Massachusetts mulls same-sex marriage ban
Lawmakers take up constitutional amendment as activists gather
Spectators gather inside the Massachusetts Statehouse before the start of a constitutional convention on the question of same-sex marriage.
BOSTON, Massachusetts (CNN) -- Drawing protesters on both sides of the issue, Massachusetts lawmakers convened Wednesday for an extraordinary constitutional convention to consider a ban on same-sex marriage.
The move to debate such an amendment to the state constitution comes one week after the state's highest court ruled that same-sex couples were entitled to marriage -- not simply civil unions.
With that ruling, Massachusetts stands to become the first state in the country to allow gays and lesbians to marry.
An estimated 3,700 people lined the lobby, stairwells and just about anywhere there was room in the 200-year-old Statehouse. Hundreds more gathered outside chanting slogans and waving signs.
Chants of "Let the people vote" could be heard from people on both sides of the issue.
"Civil unions don't equal civil rights," read one sign. Another said, "Massachusetts for equality."
Just before the convention began, a fight broke out in the Statehouse when the two opposing forces yelled and screamed at each other. Police broke up the scuffle without further incident.
At one point, those opposing gay marriages unfurled a giant American flag inside the Statehouse. Gay rights advocates held up a large "rainbow" flag, which has come to symbolize gay pride.
Protesters were not separated by sides. Gay rights advocates often stood next to their foes, with an occasional scowl exchanged.
Lawmakers made their way through the crowd around 1:45 p.m. amid loud shouts and chants. About 15 minutes later, the debate began and lasted more than six hours.
Lawmakers narrowly rejected a compromise that sought to legalize civil unions but ban same-sex marriages.
The key issue of whether to ban same-sex marriages did not make it to vote Wednesday. The convention is to reconvene at noon Thursday.
State Rep. Philip Travis, a Democratic sponsor of the amendment to bring the issue to a vote of the people, said the union of one man and one woman "will be protected in Massachusetts."
He said he hoped Massachusetts would not be "the first state in the union to endorse gay marriage by legislation."
State Sen. Harriet Chandler told lawmakers, "I urge my colleagues to stand with me against discrimination today and to oppose this attempt to amend our constitution."
State Senate Majority Leader Brian Lees acknowledged the chants in the lobby for the people to vote on the issue.
"All we ask, I believe, of the people in the hall, the people who have written letters saying they would like the chance to vote, we are doing that," Lees said.
Any amendment would have to be ratified by both houses of the Legislature in two successive legislative sessions. Then the voters would have to approve it.
A woman who supports same-sex marriage stands Wednesday outside the Massachusetts Statehouse.
The earliest voters could consider a constitutional amendment would be November 2006. The Massachusetts Supreme Judicial Court has ordered the Legislature to allow gays to marry by this May.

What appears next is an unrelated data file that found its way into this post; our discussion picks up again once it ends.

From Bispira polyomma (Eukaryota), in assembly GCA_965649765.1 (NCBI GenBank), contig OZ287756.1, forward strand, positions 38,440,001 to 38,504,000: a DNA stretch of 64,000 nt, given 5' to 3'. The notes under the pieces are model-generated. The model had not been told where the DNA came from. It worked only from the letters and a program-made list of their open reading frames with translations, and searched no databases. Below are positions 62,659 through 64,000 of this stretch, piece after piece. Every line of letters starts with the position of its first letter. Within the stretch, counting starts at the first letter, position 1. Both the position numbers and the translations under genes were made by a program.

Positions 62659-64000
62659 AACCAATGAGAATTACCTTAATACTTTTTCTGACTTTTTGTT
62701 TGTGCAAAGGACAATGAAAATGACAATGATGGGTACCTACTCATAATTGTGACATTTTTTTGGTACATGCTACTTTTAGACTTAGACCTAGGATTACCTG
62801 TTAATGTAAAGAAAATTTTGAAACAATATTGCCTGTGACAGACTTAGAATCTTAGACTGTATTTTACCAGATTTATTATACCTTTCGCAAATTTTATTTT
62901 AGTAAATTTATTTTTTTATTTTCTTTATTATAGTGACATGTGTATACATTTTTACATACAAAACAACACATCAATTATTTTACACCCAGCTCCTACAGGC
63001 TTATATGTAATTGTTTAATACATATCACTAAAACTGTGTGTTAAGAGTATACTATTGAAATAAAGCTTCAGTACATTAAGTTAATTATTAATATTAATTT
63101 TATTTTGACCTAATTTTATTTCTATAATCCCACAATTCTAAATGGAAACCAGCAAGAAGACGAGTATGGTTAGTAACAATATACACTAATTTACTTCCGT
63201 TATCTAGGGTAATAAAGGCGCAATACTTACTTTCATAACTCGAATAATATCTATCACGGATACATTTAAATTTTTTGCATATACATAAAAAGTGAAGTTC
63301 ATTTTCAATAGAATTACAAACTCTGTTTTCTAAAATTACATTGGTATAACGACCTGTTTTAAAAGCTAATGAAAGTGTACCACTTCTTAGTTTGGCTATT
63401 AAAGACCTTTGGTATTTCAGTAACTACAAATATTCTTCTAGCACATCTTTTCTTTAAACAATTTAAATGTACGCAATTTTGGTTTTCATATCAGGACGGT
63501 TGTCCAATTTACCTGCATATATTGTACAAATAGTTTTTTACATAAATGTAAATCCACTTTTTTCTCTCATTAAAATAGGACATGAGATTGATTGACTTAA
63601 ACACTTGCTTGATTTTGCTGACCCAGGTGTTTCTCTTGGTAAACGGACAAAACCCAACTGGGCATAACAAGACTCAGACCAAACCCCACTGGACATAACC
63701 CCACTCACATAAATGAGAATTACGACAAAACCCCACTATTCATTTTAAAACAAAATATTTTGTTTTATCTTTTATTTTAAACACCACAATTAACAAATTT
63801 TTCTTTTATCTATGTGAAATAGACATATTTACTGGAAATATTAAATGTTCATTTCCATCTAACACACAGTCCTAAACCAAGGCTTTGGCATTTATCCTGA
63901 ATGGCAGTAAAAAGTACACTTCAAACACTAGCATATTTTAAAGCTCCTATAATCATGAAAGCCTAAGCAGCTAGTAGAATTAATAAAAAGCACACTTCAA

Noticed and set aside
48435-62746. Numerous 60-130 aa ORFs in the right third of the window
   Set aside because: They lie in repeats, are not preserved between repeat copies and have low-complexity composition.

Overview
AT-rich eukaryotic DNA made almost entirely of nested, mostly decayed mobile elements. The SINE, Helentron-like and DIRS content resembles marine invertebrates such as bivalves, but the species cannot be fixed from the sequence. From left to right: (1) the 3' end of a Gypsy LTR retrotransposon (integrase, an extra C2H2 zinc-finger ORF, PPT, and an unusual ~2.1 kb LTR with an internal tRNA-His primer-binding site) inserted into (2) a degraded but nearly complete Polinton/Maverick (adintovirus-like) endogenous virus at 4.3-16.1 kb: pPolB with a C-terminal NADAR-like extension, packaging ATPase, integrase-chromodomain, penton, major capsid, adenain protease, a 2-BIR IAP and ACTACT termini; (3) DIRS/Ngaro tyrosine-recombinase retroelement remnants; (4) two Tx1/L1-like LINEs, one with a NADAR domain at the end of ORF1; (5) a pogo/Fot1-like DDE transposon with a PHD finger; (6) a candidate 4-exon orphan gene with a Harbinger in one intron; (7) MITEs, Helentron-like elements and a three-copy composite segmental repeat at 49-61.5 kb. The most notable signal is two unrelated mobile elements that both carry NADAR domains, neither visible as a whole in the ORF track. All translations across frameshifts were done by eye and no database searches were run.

Last week's ruling was in response to a question from the state Senate on whether civil unions for gay couples would be sufficient to meet the court's 4-3 November decision that gays and lesbians cannot be forbidden from joining in civil marriages under the Massachusetts Constitution.
Civil unions grant couples most of the rights of state civil marriages but provide none of the federal benefits of marriage such as Social Security.
"The history of our nation has demonstrated that separate is seldom, if ever, equal," the state's highest court said in its ruling.
President Bush called the court's ruling "deeply troubling."
In his State of the Union address last month, Bush said he was prepared to support a constitutional amendment to prevent "activist judges" from "redefining marriage by court order, without regard for the will of the people and their elected representatives."
The White House stopped short Wednesday of saying Bush had decided to support such an amendment but said he would do so if needed.
Press secretary Scott McClellan said the president is "committed to doing what is legally necessary. ... If necessary, he will support a constitutional amendment."
Social conservatives have called on the White House to take an unequivocal stand against same-sex unions, arguing they pose a threat to fundamental Judeo-Christian values.
McClellan said Bush recently told GOP members of Congress that a proposed amendment written by Rep. Marilyn Musgrave, R-Colorado, was consistent with his views on the issue.
The proposed amendment would forbid states from allowing gay marriages but permit them to pass laws allowing civil unions and same-sex legal partnership arrangements, as are now allowed in California and Vermont.
U.S. Rep. Barney Frank, D-Massachusetts, one of the nation's most prominent gay lawmakers, told CNN that gays are "not diluting the marriage between a man and a woman.
"The marriage between two heterosexuals who love each other, the overwhelming form of marriage, will be exactly unchanged," he said. "This does not alter marriage one iota for the overwhelming majority of people."
Thirty-eight states have passed laws forbidding the recognition of gay marriages.
The Massachusetts decision and similar court rulings in Canada also have entered the debate among the Democratic presidential candidates.
Front-runner Sen. John Kerry of Massachusetts has said he does not support gay marriage but does back civil unions. Former Vermont Gov. Howard Dean signed first state law on same-sex civil unions.
Massachusetts Gov. Mitt Romney said the question of same-sex marriage should be one for voters -- not the courts -- to decide.
CNN's Rose Arce contributed to this report.